Friday, 28 February 2014

Everyone Has AIDS

This awards season has brought a lot of intimate, personal stories, and many of them from history. Today we dive back only a few decades to a story that speaks of something extremely important. But how well does it do it? This is Dallas Buyers Club.

Ron (Matthew McConaughey) is just your average rodeo bull riding electrician. The kind of guy that hires hookers to bang him behind the gates of the bull ring after he has done his dealings as a bookie, but before he goes to drink and snort cocaine with his friends. The normal. One day, however, that all changes when he is diagnosed as HIV positive - the disease of 'faggots' - saying he only has thirty days to live, and so naturally his homophobic friends abandon him. The doctors cannot give him AZT, the medicine he really wants as it is only in the trial stages, so he finds a way around the system after meeting a Mexican doctor, Dr. Vass (Griffin Dunne). Teaming up with transsexual Rayon (Jared Leto), Ron begins to smuggle in drugs to help himself, but eventually realises he is not the only one who needs help. He sets up a system for other AIDS suffers, despite arguments from Dr. Sevard (David O'Hare) and Dr. Eve Saks (Jennifer Garner), and calls it the Dallas Buyers Club.

The title 'Hugs and Drugs' did not test well with audiences.

McConaughey, an actor whose name, when attached to a movie, meant you should probably avoid whatever the project was. Here he is now with an Academy Award nomination. (He's also in the nominated The Wolf of Wall Street.) Why? Because he is fantastic. As Ron, McConaughey shows that there is a lot of power in his performance. Unlike some recent performances that leave subtlety in the past and prefer the explicit, McConaughey understands Ron and all he is feeling, from the desperation for suitable medicine, to the need to help others, to the fear of death, McConaughey gets it right. But the real stand out is Leto. As transsexual Rayon, Leto is completely unrecognisable. He is completely absorbed in his role and sucks the audience in too. A loving, and loveable character, with the social skills that Ron fails to possess in the gay community, Leto's Reyon is easily one of the finest performances of the year. He is very similar to the famous Angel, from the musical Rent. The two leads hold the film, their supporting cast to little to add much. Fortunately, the pair at the front need little help.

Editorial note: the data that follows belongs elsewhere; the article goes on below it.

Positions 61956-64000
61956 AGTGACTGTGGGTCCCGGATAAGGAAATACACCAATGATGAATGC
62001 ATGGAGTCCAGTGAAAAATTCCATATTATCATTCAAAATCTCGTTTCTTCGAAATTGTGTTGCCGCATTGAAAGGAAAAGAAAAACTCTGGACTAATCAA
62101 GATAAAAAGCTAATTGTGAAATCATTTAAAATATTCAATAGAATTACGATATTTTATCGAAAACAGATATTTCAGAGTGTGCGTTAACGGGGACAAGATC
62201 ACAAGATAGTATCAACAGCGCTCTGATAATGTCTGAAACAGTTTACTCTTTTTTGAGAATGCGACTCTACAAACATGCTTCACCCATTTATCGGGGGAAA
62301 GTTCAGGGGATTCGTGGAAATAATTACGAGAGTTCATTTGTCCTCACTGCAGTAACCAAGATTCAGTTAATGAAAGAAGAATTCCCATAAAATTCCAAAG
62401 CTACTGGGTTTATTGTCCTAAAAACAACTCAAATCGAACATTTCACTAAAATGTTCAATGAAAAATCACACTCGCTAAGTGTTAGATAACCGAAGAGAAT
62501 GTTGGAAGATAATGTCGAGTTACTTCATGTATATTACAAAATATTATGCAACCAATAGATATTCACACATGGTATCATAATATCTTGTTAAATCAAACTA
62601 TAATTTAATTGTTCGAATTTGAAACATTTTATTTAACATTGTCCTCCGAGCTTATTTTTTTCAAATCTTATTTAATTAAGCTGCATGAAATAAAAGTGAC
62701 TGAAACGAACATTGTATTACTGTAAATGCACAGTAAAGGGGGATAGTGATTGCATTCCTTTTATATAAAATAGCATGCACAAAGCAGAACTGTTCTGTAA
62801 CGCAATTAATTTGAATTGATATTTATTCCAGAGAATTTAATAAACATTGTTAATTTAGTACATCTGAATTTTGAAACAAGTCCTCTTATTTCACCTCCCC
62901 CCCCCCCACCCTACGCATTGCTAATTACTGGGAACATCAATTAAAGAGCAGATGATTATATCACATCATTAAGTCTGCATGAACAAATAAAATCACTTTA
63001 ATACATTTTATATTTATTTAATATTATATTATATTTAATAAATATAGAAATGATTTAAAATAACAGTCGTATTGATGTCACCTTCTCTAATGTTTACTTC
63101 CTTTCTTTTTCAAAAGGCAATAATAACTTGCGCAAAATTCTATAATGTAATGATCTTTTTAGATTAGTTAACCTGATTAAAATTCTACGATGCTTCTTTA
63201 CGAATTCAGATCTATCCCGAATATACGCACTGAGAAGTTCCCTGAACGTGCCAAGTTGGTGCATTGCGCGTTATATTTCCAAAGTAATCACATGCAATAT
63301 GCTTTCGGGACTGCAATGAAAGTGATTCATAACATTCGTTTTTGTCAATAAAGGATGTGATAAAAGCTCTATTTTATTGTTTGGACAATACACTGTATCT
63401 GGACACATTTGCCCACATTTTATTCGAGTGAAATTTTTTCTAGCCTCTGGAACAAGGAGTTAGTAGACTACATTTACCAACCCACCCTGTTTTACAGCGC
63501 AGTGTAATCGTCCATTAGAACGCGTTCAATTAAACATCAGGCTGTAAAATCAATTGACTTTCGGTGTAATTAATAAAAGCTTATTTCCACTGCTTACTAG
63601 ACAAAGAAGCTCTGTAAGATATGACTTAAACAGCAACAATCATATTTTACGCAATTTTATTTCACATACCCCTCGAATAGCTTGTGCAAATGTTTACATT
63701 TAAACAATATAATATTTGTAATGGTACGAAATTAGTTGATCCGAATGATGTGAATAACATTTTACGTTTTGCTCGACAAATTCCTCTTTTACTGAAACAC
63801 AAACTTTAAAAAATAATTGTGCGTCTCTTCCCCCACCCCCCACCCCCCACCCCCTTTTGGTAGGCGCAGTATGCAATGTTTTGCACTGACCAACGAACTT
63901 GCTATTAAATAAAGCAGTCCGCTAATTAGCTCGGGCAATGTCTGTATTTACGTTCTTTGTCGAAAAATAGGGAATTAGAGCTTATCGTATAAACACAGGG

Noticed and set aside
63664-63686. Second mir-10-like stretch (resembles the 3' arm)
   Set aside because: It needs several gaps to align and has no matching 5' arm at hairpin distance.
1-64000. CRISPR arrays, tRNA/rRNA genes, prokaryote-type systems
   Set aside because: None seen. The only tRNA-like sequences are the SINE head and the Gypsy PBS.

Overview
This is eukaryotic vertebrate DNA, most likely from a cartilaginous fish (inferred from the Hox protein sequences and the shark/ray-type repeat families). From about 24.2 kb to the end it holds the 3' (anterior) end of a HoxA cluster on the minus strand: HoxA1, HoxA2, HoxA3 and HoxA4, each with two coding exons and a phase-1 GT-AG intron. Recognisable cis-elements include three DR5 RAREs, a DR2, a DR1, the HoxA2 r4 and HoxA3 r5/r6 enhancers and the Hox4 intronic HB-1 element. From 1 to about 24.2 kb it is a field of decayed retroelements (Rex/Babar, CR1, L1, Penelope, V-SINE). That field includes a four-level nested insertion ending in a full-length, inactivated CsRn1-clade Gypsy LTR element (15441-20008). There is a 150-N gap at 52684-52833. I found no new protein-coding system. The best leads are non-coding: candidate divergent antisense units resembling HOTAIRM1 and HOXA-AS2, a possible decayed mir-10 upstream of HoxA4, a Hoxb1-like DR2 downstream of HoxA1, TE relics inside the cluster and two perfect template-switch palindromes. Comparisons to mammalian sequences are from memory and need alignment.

That security man is missing the point.

A cleverly constructed tale of the good and bad sides of humanity. The darkness that is how much can be achieved when desperation is the driving force, but also the hope that comes with that. One man finds a solution for his problem and unlike the money-centric companies that control the medicine, he tries to make a difference. With some of the best editing of the year, the film never feels like the two hour runtime that it is and along with such an engaging script and fantastic direction from Jean-Marc Vallée, Dallas Buyers Club is an important story of struggling with the American healthcare system. It is, as some other critics have stated, possibly being told too late to pack the punch it could have 20 years ago, but it is still an inspirational tale. 

A story that has a lot of everything. Some happy bits, some sad bits, some bits that will make you angry. It is a tale that shows the dangers of greed and hate and the benefits of caring for others. 

Best Bit? Ron dons a priest outfit as he smuggles drugs across the border from Mexico to the USA. He's stopped. Perhaps it is our sympathetic relationship with Ron, but c'mon. Who stops a priest?

(Note: I've seen claims that the only reason McConaughey is getting attention is because he lost a lot of weight. I've not spoken about his weight loss because, whilst it advances his character, he is truly talented too.)

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